18 December 2003
U.S. Cautiously Welcomes Iran's Signing of IAEA Protocol
State's Boucher urges Iranian implementation of promises
State Department Spokesman Richard Boucher welcomed Iran's signing of an International Atomic Energy Agency (IAEA) protocol allowing short-notice inspections of its nuclear facilities as "a useful step," but he said the United States is waiting to see if Tehran will now implement the programs it has agreed to.
"The signature alone doesn't implement the promises, it doesn't suspend the enrichment program, and it doesn't fully satisfy the international community that Iran is not going to carry out activities relating to nuclear weapons," said Boucher, speaking at the December 18 State Department briefing in Washington.
The spokesman said it was important for the IAEA to ensure "rigorous verification" and implementation of the additional protocol, since Iran has "a history of deception in this area."
"Fundamentally, for the international community to have full confidence in Iran's nuclear program, they're going to need to abandon enrichment and reprocessing, and they're going to need to cooperate fully with the International Atomic Agency in allowing everything that the protocol provides for and in answering all the questions they've been asked," he said.
Following is an excerpt from the December 18 State Department briefing:
QUESTION: Mr. Brill thought this was a step in the right direction that Iran had taken by agreeing to unfettered international inspection. Others might focus on what they actually do to implement this promise. What is the State Department's view of this? Is this a monumental concession by Iran?
MR. BOUCHER: I wouldn't use words like "monumental." I would agree with Ambassador Brill, as he said, that it's a useful step. It's welcome that Iran has made this commitment, but what's important to remember is that it is only a first step. Iran needs to bring this into force, needs to ratify the additional protocol that is now signed. And above all, it needs to implement the programs that they've agreed to.
For the part of the IAEA, they need to ensure that there is rigorous verification of the protocol's implementation because Iran does have a history of deception in this area, as demonstrated by the information the IAEA has been able to report over the past several months.
So we look to Iran to implement this, to carry out its promises in signing the protocol, and also to keep its promises to give full cooperation and transparency to the International Atomic Energy Agency's ongoing investigation into Iran's nuclear activities; and furthermore, to suspend all enrichment-related reprocessing activity as the International Atomic Energy Agency Board of Governors has insisted.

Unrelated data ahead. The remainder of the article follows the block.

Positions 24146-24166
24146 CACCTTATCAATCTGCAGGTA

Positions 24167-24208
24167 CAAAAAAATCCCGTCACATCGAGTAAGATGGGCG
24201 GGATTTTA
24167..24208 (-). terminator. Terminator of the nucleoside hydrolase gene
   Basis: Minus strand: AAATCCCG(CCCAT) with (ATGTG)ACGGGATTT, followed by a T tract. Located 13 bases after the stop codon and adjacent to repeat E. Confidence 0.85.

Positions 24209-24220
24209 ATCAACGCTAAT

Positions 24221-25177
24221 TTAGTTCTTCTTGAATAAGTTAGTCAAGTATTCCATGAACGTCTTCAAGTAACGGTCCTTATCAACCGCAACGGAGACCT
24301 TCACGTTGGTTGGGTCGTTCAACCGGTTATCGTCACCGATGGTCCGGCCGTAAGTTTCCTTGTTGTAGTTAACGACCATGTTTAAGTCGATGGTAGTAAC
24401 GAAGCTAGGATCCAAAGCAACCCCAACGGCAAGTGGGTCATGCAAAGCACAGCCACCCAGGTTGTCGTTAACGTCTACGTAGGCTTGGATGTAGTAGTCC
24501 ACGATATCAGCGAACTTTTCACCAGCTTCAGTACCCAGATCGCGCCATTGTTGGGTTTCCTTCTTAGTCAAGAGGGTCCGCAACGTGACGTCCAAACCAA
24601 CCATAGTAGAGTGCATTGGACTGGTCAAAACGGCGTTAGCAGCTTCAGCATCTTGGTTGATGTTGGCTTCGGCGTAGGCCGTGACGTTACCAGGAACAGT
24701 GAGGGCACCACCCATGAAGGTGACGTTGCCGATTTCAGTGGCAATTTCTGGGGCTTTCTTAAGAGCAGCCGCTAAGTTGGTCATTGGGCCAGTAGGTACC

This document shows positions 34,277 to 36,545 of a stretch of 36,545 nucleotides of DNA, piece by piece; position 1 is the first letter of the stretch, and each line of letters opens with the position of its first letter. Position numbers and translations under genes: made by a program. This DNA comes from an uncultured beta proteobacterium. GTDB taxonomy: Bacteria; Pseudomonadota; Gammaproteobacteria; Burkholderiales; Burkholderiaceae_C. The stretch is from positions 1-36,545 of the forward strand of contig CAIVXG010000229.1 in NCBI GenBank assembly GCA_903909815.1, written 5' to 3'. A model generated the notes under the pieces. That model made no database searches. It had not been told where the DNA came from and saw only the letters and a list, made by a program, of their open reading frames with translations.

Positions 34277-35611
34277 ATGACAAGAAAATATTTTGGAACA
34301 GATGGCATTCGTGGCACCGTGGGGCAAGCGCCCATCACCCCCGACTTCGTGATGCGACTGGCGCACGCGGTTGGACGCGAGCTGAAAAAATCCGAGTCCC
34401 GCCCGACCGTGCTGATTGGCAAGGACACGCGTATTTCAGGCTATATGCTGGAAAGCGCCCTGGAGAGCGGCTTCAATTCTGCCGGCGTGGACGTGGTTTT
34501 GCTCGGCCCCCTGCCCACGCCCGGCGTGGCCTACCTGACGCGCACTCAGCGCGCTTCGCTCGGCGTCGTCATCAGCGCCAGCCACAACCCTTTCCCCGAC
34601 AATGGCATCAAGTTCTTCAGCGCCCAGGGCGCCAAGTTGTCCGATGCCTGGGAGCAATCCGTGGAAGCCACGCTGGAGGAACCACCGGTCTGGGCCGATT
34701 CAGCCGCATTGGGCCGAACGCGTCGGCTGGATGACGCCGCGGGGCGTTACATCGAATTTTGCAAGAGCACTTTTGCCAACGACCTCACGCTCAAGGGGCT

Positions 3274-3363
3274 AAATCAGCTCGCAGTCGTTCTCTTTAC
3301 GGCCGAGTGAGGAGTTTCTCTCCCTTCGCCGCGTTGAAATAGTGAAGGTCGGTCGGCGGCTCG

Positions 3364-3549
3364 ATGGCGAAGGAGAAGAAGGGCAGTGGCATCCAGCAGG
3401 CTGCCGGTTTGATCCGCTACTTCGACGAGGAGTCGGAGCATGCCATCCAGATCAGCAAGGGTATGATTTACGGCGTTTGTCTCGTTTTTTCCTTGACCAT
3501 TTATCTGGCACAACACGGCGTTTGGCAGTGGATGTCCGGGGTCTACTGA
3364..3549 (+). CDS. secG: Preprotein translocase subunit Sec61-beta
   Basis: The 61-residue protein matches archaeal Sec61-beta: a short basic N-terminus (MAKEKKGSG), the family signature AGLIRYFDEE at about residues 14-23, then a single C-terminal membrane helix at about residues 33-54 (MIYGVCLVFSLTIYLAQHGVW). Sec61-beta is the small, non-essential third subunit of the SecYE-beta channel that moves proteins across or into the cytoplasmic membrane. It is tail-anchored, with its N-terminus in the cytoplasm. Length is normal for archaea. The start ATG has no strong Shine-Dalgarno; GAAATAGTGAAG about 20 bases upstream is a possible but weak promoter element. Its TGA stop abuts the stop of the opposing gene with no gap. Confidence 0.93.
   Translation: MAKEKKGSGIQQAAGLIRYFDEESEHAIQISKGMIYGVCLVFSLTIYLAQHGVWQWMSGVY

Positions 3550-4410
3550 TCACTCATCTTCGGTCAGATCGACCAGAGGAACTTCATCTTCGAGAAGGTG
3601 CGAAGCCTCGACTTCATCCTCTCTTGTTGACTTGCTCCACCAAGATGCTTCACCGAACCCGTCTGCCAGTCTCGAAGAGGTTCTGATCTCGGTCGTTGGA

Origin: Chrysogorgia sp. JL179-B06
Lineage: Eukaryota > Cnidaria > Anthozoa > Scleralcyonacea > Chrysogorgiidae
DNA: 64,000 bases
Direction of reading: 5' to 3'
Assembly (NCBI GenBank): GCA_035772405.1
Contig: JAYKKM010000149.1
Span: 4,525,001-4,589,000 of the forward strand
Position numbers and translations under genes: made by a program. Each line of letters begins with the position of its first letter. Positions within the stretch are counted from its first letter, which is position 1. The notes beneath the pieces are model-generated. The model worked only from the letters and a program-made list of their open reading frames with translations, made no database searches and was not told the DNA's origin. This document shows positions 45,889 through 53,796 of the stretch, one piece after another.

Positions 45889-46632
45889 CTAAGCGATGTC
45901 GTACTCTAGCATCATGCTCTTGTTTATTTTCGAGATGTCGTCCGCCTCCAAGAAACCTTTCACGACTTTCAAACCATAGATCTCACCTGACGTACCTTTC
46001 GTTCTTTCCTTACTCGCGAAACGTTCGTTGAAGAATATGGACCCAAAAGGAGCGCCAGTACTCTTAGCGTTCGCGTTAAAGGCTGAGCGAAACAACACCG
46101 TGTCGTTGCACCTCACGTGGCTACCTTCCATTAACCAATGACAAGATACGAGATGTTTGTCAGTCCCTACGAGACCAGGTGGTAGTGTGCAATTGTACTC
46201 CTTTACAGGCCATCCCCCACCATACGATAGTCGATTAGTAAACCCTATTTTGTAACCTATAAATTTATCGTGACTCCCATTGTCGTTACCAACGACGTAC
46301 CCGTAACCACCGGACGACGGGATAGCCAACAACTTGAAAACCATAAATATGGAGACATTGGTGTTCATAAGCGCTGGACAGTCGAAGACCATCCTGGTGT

Fundamentally, for the international community to have full confidence in Iran's nuclear program, they're going to need to abandon enrichment and reprocessing, and they're going to need to cooperate fully with the International Atomic Agency in allowing everything that the protocol provides for and in answering all the questions they've been asked.
QUESTION: I think you're saying, at least that you hope, but do you expect that inspection will get to enrichment, which is I guess, now, the primary concern? You can go ahead with a nuclear program, a country can, and be part of the NPT. I mean, but anyhow -- do you -- are you confident -- is the U.S. confident that the enrichment program will be supervised now? And are you setting aside, at least for now, any threat of sanctions? Are you satisfied you've seen enough to, you know, sidetrack that for a bit?
MR. BOUCHER: We have agreed with other members of the Board of Governors that we will continue to watch this program very closely to make sure that Iran does implement all its promises. The signature alone doesn't implement the promises, it doesn't suspend the enrichment program, and it doesn't fully satisfy the international community that Iran is not going to carry out activities relating to nuclear weapons. So it's, as I said, a useful step that they've signed, but actual implementation and then verification are the important steps now.
QUESTION: And sanctions is --
MR. BOUCHER: We've kept this under advisement, together with other members of the Board of Governors. I can't remember exactly what the time delay was on the -- the time limit on the last decision, but there are meetings coming up in the new year where the Board of Governors will keep looking at Iran's actions to see not only whether they've signed, but whether they've allowed the inspections, whether they've answered the questions, whether they've suspended the programs and carried out all the other promises that they have been making.
QUESTION: Richard, is there any chance in exploring with the United Nations and other groups the possibility of implementing a similar type program that you've just spoken about Iraq with Iranian scientists, and also, perhaps, with Hans Blix and Mr. ElBaradei?
MR. BOUCHER: I've not heard any discussion about it at this point.
QUESTION: Richard, do you have any expectations on how long it may take Iran to ratify the additional protocol? Have they given any indications to the IAEA about when that may happen?
MR. BOUCHER: Not that I'm aware of, but you'd have to ask the Iranians about that. I've seen, I think, some quotes today from Iranians in Vienna, but didn't contain that information.
(Distributed by the Bureau of International Information Programs, U.S. Department of State. Web site: http://usinfo.state.gov)